Recent multi-million dollar settlements highlight the importance for employers of complying with the Fair Credit Reporting Act (FCRA). The FCRA has very specific requirements employers must comply with.
We have discussed these requirements at length in the past, but, employers who run background checks on applicants or employees must do the following:
- Disclosure: Disclose to the applicant or employee that a consumer report, i.e., a background check is going to be compiled on the applicant or employee for employment purposes;
- Authorization: Obtain authorization from the applicant or employee allowing the employer to have the report complied;
- Pre-Adverse Notice: If the employer decides that it may take an adverse action against the applicant or employee in part because of any information that was disclosed in the background report, the employer must provide the applicant or employee notification of that fact and make other required disclosures; and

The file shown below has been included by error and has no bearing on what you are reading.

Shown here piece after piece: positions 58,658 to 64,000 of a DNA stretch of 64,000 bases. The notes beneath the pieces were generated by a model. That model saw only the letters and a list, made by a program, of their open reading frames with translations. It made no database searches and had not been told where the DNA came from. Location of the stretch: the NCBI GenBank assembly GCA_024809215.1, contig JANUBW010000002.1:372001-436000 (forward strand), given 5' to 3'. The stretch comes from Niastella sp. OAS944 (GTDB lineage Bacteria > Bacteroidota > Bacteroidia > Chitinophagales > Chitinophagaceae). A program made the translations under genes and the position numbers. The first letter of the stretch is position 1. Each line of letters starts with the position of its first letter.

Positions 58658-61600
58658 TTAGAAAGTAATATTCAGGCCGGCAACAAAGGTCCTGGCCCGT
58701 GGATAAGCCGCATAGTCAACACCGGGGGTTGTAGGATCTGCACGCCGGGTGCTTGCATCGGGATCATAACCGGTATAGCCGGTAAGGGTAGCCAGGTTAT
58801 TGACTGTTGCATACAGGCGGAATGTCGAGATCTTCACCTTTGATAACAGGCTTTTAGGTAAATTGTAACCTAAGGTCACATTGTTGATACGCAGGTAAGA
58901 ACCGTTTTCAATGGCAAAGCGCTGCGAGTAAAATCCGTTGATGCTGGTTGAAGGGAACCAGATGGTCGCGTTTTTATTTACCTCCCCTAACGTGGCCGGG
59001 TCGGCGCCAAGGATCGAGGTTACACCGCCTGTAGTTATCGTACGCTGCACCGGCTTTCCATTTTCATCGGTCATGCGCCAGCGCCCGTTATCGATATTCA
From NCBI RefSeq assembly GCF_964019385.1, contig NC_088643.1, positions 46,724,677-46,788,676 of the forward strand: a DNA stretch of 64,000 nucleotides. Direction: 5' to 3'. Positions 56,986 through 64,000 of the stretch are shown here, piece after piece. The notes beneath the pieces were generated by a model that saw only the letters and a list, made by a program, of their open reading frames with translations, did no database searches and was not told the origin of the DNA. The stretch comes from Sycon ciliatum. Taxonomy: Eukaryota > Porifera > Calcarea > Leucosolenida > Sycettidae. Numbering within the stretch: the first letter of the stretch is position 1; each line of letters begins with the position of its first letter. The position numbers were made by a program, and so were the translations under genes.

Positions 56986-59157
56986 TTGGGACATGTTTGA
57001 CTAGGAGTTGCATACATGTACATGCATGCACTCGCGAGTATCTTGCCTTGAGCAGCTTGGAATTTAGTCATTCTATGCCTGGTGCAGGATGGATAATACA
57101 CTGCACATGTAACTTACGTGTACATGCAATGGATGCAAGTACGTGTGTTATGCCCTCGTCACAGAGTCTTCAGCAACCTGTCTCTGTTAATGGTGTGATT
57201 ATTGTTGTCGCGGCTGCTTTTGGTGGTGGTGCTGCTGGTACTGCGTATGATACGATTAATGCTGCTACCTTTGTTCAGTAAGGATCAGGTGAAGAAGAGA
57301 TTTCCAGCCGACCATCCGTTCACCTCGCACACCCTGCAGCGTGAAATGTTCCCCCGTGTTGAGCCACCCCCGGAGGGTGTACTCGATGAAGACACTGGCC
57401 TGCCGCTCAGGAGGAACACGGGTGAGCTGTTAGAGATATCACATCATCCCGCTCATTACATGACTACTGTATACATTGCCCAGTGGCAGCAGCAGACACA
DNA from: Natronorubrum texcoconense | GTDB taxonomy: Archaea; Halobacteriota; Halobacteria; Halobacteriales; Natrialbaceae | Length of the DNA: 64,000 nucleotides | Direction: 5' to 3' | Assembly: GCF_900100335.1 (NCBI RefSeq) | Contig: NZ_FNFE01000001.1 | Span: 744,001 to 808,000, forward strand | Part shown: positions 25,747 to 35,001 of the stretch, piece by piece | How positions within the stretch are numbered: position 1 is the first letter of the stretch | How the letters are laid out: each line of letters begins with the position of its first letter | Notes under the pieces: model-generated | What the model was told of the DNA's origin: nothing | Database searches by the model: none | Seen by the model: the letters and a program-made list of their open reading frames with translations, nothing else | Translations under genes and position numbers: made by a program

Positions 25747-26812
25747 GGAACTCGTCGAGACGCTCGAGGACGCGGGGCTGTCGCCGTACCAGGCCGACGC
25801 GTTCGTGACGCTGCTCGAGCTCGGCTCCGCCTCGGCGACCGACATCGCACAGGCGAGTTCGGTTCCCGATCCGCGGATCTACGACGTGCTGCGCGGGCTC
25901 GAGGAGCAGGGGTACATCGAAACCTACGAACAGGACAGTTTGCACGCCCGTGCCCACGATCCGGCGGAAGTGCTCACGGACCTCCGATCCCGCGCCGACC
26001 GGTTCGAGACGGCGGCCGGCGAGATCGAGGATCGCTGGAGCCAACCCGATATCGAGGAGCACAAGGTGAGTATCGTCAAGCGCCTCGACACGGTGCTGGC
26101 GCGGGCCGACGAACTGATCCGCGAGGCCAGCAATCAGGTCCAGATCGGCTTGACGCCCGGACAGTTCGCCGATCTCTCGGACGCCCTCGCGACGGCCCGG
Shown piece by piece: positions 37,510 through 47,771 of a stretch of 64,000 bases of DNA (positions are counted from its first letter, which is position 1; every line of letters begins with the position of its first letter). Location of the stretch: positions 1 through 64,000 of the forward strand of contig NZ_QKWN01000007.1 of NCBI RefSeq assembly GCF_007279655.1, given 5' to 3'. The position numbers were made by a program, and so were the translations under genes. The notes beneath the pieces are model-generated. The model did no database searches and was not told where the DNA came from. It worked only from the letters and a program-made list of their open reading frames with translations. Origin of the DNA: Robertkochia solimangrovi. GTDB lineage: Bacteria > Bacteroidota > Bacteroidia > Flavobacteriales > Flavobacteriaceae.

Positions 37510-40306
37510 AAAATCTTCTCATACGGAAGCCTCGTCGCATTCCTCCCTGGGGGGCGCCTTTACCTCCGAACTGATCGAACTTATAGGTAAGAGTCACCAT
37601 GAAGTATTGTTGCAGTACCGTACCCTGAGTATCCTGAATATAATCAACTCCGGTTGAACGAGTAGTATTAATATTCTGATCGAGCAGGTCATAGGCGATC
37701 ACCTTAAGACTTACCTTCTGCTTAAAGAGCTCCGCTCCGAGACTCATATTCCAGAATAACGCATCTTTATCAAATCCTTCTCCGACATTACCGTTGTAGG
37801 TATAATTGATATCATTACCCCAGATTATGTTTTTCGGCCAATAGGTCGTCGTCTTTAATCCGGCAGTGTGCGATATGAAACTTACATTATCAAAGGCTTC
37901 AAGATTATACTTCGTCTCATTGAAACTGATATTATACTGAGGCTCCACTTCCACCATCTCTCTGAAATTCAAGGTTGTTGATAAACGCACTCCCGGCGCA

- Adverse Notice: If the employer is going to take an adverse action against the applicant or employee in part because of any information that was disclosed in the background report, the employer must provide the applicant or notification of that decision and make other required disclosures.
Takeaway: The FCRA is not an easy statute to comply with. In addition, many states have their own background check laws that add additional requirements on employer hiring in their states. It is advisable that employers conducting background checks of any kind on applicants or employees consult with competent counsel before doing so and have counsel review their forms and their processes to ensure they are FCRA compliant in all respects.